Seiya Suzuki was at his best - and worst - in a dramatic late-night Cubs win

The Chicago outfielder made up for a disastrous error in a big way, walloping a game-tying grand slam in his very next at-bat.
Cincinnati Reds v Chicago Cubs
Cincinnati Reds v Chicago Cubs / Quinn Harris/GettyImages
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Amidst criticism and metrics that show a dramatic downturn in defensive performance by the Chicago Cubs, watching Seiya Suzuki boot a routine inning-ending fly ball with the bases loaded in the second inning Saturday night felt like a gut punch to open the month of June.

After all, the Cubs had just wrapped up a 10-18 month of May, capped by a dramatic, high-tension loss to the Cincinnati Reds the day prior. Coming out of a 3 1/2-hour rain delay only to see the Reds plate four unearned runs right out of the gates seemed like an ominous sign of things to come.

Instead, in a game that started on a Saturday and ended in the wee hours of the morning on Sunday, the Cubs - and Suzuki - found redemption in a big way, coming all the way back to grab a 7-5 win. There were plenty of standout moments in the affair, from Justin Steele gutting his way through five innings to Dansby Swanson delivering a game-winning two-run blast in the eighth.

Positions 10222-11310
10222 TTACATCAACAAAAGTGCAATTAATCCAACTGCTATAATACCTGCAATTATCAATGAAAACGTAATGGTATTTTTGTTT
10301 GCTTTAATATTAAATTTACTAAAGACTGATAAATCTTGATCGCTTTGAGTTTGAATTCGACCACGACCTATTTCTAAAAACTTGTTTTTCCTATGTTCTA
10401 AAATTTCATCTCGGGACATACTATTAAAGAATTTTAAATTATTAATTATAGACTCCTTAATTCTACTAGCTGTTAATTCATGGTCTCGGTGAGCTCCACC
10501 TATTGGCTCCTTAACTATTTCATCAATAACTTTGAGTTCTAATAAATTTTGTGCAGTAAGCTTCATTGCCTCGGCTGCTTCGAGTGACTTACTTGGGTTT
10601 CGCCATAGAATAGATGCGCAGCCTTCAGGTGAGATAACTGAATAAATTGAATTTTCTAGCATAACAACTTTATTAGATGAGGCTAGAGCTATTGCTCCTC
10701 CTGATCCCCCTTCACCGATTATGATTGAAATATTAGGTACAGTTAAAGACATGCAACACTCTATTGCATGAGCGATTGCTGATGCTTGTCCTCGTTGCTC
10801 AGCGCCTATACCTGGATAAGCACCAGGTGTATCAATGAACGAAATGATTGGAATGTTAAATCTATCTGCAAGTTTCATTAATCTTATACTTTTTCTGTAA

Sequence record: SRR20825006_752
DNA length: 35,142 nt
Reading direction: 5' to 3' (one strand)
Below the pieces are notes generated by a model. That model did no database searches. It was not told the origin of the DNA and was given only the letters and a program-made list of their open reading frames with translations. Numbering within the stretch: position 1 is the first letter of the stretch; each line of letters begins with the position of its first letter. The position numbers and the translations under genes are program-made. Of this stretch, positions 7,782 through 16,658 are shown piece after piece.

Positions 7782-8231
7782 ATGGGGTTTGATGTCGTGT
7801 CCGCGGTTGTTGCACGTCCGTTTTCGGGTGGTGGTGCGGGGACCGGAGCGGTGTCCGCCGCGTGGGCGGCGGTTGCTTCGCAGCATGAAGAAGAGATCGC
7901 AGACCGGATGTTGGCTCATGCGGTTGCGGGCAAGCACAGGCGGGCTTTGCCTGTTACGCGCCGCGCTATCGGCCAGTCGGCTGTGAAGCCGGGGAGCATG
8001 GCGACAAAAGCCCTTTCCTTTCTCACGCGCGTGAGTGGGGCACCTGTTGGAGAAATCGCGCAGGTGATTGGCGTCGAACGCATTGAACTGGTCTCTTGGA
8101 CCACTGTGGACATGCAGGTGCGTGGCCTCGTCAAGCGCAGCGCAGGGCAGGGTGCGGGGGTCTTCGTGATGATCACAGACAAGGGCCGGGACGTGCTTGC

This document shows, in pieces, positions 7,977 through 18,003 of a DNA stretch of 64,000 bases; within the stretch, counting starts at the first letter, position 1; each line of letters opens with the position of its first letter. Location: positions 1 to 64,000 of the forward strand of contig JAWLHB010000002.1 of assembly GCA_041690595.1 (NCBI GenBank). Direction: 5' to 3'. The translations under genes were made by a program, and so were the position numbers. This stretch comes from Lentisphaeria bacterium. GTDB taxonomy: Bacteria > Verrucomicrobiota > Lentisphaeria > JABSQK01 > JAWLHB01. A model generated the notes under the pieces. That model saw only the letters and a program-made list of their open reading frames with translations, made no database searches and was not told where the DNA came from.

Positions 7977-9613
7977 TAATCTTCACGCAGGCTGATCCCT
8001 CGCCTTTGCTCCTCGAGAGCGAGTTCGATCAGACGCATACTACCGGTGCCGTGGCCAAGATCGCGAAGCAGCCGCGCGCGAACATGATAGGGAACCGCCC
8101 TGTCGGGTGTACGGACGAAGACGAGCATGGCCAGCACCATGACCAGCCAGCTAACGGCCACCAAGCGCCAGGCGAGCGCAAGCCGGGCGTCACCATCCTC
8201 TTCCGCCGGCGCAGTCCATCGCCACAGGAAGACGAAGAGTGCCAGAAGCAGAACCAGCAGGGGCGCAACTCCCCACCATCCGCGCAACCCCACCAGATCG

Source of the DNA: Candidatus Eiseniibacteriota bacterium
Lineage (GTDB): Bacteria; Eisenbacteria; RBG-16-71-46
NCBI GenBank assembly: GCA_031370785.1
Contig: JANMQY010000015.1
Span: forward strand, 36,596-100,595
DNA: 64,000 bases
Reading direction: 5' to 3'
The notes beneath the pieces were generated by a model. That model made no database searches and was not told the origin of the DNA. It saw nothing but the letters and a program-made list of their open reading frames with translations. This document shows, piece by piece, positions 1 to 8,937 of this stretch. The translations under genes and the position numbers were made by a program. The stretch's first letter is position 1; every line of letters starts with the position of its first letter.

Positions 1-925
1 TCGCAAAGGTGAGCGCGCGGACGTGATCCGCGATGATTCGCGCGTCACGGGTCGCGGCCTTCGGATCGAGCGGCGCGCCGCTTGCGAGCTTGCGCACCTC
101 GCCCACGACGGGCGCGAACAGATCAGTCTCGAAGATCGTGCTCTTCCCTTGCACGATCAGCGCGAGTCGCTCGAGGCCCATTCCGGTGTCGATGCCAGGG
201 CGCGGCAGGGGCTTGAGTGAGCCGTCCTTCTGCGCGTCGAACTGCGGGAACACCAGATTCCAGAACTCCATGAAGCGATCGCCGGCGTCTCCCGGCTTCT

But this will be known, for better or worse, as the Suzuki Game - at least for a little while.

After Cincinnati starter Hunter Greene loaded the bases, Suzuki came to the plate in the bottom of that second inning with two outs and a chance to redeem himself. And he did so in the most dramatic way possible: a game-tying grand slam.

Suzuki set the tone for the Cubs offensively, finishing the night 2-for-4 with a homer, triple and four RBI - promising signs for a team desperate to find its power at the plate. As exciting as this game was, and as unforgettable as the turn of events for the Chicago right fielder were, there are going to be questions about his glove in right field moving forward.

Cubs should look to move Seiya Suzuki into a full-time DH role

In Japan, Suzuki won the NPB equivalent of a Gold Glove in the outfield but has been inconsistent since making the jump to MLB. No one will soon forget his dropped fly ball in Atlanta during the Cubs' unraveling last September and Saturday night's error brought that memory rushing back in the worst way.

Defensive metrics have never been kind to the 29-year-old since joining the Cubs back in 2022, with only his arm grading out as above average. His Baseball Savant page paints the picture of a subpar defensive right fielder who, at times, has been a major liability out there.

With defensive whiz Pete Crow-Armstrong back (seemingly for good), it's worth wondering if we'll see Cody Bellinger in right field more often, slotting Suzuki into the DH role as often as possible. Folks will remember the grand slam and the come-from-behind win, but this game could have gone in a very different reaction and we'll see how manager Craig Counsell handles the lineup card moving forward.

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